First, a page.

Posted inArts & Culture

The Heart of a Dog/The Master and Margarita

THE HEART OF A DOG New Crime Productions at the Famous Door Theatre Company THE MASTER AND MARGARITA Lookingglass Theatre at Steppenwolf Studio Theatre It makes good sense and strong story telling. Chicago’s two most distinctive troupes, Lookingglass Theatre and New Crime Productions–both companies prized for their visceral style, ingenuity, and acrobatic acting–have taken inspiration […]

Posted inArts & Culture

Minute Art

RADICAL SCAVENGER(S): THE CONCEPTUAL VERNACULAR IN RECENT AMERICAN ART at the Museum of Contemporary Art, through April 17 In recent years, a group of artists has emerged whose work challenges the conventional wisdom that a great work of art is ever changing and rewards long and repeated viewings. We have instead works that ask, even […]

Posted inNews & Politics

A Matter of Undeath and Death

Dear Reader, On the subject of Brain Death Your interviewer, Harold Henderson, and his subject, Loyola philosopher Father Paul Quay [January 28] seem bent, like Dickens’s Fat Boy, on making your readers’ “flesh creep.” We quote your two banner headlines, assuming the interviewer or Editor to be responsible for them (such statements appear too absolute […]

Posted inFilm

Acts of Defiance

*** SAVAGE NIGHTS Directed by Cyril Collard Written by Collard and Jacques Fieschi With Collard, Romane Bohringer, Carlos Lopez, Corine Blue, Claude Winter, Denis D’Archangelo, and Jean-Jacques Jauffret. If memory serves, the first time I ever heard of Sylvia Plath was the first time a lot of other people heard of her–in the mid-60s, a […]

Posted inArts & Culture

Honeyboy Edwards

Honeyboy Edwards is a living link to the birthplace of the blues: he knew and learned from Delta masters Charlie Patton and Robert Johnson. Edwards never attained either the musical sophistication or the lyrical complexity of his illustrious colleagues, but blues historians Stephen Calt and Gayle Wardlow have noted that his 1942 Library of Congress […]

Posted inNews & Politics

True Punk

True Punk Dear Frederick Mosher: I was wondering, since when were Pearl Jam [March 4] ever considered a sellout? I always thought they were four studio musicians and a wacky guy who decided to “catch the wave.” In your feeble mind, Pearl Jam is the product of the unlikely union between stadium and “punk” rock. […]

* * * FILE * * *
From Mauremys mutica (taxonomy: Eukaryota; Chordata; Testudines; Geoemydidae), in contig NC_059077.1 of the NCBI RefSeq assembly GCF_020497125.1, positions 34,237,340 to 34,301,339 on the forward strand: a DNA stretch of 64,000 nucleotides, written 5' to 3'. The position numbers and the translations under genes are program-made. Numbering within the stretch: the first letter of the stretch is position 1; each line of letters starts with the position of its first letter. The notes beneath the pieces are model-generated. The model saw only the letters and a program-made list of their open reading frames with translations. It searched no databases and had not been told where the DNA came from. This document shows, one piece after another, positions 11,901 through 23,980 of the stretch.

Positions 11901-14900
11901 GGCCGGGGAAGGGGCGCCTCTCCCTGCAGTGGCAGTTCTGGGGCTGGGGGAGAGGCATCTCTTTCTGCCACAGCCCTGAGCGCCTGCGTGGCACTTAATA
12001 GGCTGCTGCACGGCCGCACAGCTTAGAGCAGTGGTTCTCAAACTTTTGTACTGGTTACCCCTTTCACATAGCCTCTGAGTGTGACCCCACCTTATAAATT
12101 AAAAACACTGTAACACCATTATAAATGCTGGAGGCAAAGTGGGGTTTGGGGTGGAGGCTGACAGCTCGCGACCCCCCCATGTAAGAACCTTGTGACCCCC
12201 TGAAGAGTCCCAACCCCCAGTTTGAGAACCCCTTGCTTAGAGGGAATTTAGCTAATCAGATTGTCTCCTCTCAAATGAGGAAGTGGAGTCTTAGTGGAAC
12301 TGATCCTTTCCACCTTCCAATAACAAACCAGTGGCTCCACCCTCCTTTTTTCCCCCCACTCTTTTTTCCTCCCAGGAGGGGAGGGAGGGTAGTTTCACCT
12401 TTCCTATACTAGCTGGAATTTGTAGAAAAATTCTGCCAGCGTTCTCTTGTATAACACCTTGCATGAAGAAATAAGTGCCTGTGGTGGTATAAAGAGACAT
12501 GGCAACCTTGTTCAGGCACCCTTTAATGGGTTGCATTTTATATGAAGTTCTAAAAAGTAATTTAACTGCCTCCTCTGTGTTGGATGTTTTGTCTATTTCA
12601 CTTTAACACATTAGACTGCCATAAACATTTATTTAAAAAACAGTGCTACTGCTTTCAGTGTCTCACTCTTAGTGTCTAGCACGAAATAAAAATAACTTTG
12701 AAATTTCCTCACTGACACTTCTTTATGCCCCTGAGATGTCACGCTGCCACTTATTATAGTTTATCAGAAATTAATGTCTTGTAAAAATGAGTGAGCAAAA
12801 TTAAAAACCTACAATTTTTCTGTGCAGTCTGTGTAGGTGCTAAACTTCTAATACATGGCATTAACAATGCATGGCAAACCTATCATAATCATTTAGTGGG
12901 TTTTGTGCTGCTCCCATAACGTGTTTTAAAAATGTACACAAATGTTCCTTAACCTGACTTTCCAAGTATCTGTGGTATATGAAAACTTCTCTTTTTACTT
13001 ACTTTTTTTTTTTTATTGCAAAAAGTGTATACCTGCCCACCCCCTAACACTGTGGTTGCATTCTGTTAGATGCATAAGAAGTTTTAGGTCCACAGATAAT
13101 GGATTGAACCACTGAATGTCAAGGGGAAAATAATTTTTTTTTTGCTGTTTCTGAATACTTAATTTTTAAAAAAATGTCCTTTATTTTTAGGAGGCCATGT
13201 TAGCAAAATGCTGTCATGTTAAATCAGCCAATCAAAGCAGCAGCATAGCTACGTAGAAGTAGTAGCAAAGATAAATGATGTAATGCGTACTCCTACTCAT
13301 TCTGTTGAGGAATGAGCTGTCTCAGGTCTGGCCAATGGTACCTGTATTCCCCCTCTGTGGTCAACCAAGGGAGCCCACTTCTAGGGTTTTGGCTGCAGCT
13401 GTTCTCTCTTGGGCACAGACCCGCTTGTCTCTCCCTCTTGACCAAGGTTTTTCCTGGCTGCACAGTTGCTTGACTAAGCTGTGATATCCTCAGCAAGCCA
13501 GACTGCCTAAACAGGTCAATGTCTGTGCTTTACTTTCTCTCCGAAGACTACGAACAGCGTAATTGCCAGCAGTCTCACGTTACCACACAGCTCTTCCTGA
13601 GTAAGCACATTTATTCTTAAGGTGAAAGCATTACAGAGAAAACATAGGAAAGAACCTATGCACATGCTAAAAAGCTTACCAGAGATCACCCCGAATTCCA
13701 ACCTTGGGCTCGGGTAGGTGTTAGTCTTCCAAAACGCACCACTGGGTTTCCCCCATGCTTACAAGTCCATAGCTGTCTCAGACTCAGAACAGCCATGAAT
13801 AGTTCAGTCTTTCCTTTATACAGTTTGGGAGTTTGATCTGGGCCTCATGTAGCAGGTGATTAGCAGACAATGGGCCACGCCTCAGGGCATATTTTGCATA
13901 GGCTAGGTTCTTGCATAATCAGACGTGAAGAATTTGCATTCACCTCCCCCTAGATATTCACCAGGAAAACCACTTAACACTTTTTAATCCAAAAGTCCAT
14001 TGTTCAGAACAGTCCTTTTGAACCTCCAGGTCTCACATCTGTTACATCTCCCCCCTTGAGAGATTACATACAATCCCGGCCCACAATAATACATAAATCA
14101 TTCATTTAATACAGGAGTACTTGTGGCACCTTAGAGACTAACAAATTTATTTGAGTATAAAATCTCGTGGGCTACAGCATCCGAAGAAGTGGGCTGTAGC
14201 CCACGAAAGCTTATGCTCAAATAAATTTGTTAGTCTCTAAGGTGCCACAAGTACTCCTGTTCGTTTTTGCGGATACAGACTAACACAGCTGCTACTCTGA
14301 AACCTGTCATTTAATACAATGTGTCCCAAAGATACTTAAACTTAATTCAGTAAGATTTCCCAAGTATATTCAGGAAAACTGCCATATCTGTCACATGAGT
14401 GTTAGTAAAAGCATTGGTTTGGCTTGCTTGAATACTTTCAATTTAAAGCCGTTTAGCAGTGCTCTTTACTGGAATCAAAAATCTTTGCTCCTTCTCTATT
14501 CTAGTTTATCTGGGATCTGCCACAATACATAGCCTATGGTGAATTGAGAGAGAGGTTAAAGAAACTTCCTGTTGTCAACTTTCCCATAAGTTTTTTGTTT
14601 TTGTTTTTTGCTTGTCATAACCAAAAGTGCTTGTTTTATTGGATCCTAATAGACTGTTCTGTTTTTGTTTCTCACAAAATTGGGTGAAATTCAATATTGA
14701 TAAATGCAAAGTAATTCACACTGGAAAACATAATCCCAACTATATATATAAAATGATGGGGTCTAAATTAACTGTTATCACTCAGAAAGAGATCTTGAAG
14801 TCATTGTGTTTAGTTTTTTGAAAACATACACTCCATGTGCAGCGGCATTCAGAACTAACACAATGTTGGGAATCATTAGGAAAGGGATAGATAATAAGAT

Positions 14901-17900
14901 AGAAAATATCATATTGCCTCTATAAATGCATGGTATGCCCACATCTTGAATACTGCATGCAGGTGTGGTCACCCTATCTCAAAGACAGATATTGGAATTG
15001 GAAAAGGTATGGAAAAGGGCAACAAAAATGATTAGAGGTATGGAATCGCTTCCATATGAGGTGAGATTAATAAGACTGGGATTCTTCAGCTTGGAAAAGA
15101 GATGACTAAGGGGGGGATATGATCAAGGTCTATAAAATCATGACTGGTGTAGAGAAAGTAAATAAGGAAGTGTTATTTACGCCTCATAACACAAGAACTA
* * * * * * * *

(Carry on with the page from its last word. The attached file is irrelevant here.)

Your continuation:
Posted inArts & Culture

Shakespeare for My Father

I never thought very highly of Lynn Redgrave’s post-Georgy Girl work, but this bold and moving one-woman show, which interweaves intimate family anecdotes with scenes and soliloquies from Shakespeare, bowled me over. Though the evening would be far more effective as a 90-minute one-act than in its present two-part format, Redgrave’s uncompromising emotional exposure and […]

Posted inNews & Politics

Narrow Sectarianism

Dear Editor: Steve Craig’s letter [February 18] exemplifies the attitude that his political position is totally correct, and everyone else is wrong–generally called narrow sectarianism. First, through the efforts of the Illinois Labor History Society and particularly Bill Adelman, the historical events of Haymarket were rescued from the dustbin of history. Popularizing the event, Bill […]

Posted inArts & Culture

A Night to Remember

THE NIGHT OF THE IGUANA Goodman Theatre Not much seems to happen in Tennessee Williams’s The Night of the Iguana, now running in a magnificent, revelatory revival at the Goodman Theatre. In this 1961 play no one is led off to the madhouse; no glass menageries come crashing down; there are no abortions or castrations, […]

Posted inNews & Politics

Harding’s Due

Editor: Alan Boomer’s “Sports Section” for March 4 offers some of the most intelligent commentary I’ve seen on the class and sex stereotyping that has dominated reporting on the Harding-Kerrigan affair and on women’s sports in general. But I think that Boomer fails to give Tonya Harding her due as an athlete. To call someone […]

Posted inMusic


Neil Young’s influence on a disillusioned generation rears its head again in this young LA trio. On their debut album, last year’s Cindy (Vernon Yard), Acetone bashed away at loose grooves, Mark Lightcap’s guitar staggering drunkenly through the wreckage left by Steve Hadley’s frantically splashing drums and Richie Lee’s rumbling bass. “Pinch,” with its refrain […]